James Clerk Maxwell as a young man.

James Clerk Maxwell

James Clerk Maxwell is one of the most influential scientists of all time. Albert Einstein acknowledged that the origins of the special theory of relativity lay in Clerk Maxwell's theories, saying “The work of James Clerk Maxwell changed the world forever”.

Clerk Maxwell's research into electromagnetic radiation led to the development of television, mobile phones, radio and infra-red telescopes. The largest astronomical telescope in the world, at Mauna Kea Observatory in Hawaii, is named in his honour.

Photo: James Clerk Maxwell as a young man, courtesy of The Master and Fellows of Trinity College, Cambridge.

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More information about: James Clerk Maxwell

James Clerk Maxwell was born in Edinburgh in 1831. He attended school in the city and later studied at the Universities of Edinburgh and Cambridge.

He was an intensely curious child, writing his first scientific paper at the age of 14. At 25 he became Professor of Physics at Aberdeen University's Marischal College.

In Aberdeen, Clerk Maxwell began to study the composition of Saturn's rings. For many years, scientists had been trying to understand why they did not simply break up, crash into or move away from the planet.

Clerk Maxwell spent two years researching the subject and wrote his detailed essay 'On the Stability of Saturn's Rings' in 1859.

He concluded the rings comprised a myriad of small solid particles. The Voyager space probes of the 1980s confirmed many of the conclusions drawn by Clerk Maxwell over a century before.

In 1860, Clerk Maxwell moved from Aberdeen to King's College London, where he remained until 1865.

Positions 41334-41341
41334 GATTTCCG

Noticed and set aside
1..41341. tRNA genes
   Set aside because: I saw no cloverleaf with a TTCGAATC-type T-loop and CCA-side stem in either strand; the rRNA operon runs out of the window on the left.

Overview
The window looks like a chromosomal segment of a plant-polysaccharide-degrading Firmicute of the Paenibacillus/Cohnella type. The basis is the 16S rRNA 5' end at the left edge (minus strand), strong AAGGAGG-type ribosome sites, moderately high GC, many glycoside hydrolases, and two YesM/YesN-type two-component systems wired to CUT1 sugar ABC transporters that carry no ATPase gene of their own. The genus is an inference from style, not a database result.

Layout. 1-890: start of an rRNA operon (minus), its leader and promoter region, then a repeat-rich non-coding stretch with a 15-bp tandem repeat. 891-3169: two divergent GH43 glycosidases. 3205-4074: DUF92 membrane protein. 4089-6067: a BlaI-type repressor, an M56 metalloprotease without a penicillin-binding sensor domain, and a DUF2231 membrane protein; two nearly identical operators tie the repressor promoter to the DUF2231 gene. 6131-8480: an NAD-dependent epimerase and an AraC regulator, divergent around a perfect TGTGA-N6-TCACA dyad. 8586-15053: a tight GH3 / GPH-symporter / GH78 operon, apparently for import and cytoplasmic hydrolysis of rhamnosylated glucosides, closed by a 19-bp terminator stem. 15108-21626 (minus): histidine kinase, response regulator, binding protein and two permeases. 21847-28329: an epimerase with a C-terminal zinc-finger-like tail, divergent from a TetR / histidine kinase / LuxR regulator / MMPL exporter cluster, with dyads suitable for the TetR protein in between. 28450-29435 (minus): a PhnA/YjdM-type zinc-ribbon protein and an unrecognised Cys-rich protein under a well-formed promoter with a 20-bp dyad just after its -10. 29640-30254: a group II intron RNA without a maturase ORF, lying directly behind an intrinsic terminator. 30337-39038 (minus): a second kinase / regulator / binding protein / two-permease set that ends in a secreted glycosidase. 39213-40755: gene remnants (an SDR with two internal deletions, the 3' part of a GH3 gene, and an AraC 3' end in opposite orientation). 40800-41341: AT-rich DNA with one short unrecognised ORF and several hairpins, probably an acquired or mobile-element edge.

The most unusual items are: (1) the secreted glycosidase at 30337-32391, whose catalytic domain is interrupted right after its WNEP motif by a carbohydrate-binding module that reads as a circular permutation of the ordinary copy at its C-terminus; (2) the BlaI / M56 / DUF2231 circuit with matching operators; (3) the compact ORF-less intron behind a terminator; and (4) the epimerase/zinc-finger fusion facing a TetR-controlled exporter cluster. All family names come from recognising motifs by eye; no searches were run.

He accepted an offer to return to Cambridge in 1871. He played a key role in the establishment and design of the now-renowned Cavendish Laboratory and became the first Cavendish Professor of Physics. The Laboratory was formally opened in 1874.

Throughout this period, Clerk Maxwell continued his research in a number of fields, including astronomy and mathematical physics.

In 1873, he developed the famous four Maxwell's equations which played a key role in Albert Einstein's work on the special theory of relativity. Einstein stated "The special theory of relativity owes its origins to Maxwell Equations of the electromagnetic field."

Clerk Maxwell’s discovery of the nature of electromagnetic waves forms the basis for much of the modern technological society we take for granted. Radio, television, satellite communications and the mobile phone have their origins in his work.

Physicist Richard Feynman said "From a long view of the history of mankind - seen from, say, ten thousand years from now - there can be little doubt that the most significant event of the 19th century will be judged as Maxwell's discovery of the laws of electrodynamics."

As an acknowledgement of Clerk Maxwell's contribution to the furthering of scientific knowledge, the largest astronomical telescope in the world was named in his honour in 1987.

The James Clerk Maxwell Telescope (JCMT) is 15 metres in diameter. It is situated at Mauna Kea Observatory in Hawaii, at an altitude of 4092 metres. The JCMT is used to study our solar system, distant galaxies and interstellar dust and gas.

In 1879, James Clerk Maxwell’s health began to fail. Following a summer visit to the family estate in Kirkcudbrightshire, he returned to Cambridge where he died on 5 November.